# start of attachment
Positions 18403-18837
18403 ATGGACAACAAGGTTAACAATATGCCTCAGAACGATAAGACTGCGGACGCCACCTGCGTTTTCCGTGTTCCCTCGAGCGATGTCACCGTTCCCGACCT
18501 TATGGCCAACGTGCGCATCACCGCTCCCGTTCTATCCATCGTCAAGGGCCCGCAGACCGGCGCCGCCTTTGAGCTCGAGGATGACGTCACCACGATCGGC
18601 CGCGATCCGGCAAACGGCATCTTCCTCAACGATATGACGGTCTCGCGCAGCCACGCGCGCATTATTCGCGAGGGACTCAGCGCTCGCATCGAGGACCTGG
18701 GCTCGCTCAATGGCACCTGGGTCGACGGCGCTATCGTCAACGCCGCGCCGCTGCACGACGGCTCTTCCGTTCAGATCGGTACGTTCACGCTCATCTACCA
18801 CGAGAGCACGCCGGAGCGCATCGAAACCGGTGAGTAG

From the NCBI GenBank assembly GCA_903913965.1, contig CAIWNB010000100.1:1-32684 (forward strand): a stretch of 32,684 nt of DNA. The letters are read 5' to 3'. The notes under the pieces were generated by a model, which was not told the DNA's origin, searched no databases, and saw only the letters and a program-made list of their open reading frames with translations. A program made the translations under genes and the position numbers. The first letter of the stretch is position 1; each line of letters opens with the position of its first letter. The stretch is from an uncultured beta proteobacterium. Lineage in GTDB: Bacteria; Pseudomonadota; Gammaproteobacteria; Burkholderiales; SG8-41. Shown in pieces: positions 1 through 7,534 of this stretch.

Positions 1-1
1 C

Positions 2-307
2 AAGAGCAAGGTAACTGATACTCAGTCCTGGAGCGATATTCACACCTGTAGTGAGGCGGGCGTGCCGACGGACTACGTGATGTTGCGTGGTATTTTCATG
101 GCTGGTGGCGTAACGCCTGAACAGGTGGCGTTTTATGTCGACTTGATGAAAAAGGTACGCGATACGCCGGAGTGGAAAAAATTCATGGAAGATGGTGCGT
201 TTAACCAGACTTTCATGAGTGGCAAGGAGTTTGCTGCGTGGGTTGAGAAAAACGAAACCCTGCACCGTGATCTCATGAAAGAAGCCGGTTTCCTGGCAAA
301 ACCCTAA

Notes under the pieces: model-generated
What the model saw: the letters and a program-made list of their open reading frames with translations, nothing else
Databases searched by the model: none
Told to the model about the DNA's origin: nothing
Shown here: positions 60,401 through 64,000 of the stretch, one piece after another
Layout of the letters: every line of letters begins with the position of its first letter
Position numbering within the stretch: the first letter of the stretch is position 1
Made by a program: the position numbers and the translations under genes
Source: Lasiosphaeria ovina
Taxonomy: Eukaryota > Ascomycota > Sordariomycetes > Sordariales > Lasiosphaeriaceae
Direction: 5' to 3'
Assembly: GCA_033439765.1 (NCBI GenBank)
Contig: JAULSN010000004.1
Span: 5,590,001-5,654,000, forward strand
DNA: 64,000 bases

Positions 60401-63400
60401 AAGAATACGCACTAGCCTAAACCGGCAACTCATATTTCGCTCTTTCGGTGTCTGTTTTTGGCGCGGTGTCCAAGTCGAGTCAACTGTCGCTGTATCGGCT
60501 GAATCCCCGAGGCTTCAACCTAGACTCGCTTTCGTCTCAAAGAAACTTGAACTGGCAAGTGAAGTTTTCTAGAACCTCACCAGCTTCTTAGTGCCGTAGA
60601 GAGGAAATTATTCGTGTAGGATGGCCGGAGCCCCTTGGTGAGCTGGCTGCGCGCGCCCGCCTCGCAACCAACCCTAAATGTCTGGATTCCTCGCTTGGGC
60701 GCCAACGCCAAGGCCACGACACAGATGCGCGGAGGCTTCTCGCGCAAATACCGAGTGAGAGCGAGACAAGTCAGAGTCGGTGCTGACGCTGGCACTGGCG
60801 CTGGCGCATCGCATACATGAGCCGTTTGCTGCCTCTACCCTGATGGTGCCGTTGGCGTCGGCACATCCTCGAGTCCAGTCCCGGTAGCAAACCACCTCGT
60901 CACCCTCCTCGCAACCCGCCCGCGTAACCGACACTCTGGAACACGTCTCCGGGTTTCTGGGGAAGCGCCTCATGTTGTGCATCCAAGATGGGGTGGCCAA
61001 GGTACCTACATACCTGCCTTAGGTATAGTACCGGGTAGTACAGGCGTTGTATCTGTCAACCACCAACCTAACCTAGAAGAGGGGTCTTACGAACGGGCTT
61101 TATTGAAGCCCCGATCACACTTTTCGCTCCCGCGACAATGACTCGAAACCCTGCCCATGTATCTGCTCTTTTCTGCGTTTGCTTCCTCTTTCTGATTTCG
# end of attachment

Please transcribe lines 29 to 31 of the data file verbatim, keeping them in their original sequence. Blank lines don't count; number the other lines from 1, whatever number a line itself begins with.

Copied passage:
DNA: 64,000 bases

Positions 60401-63400
60401 AAGAATACGCACTAGCCTAAACCGGCAACTCATATTTCGCTCTTTCGGTGTCTGTTTTTGGCGCGGTGTCCAAGTCGAGTCAACTGTCGCTGTATCGGCT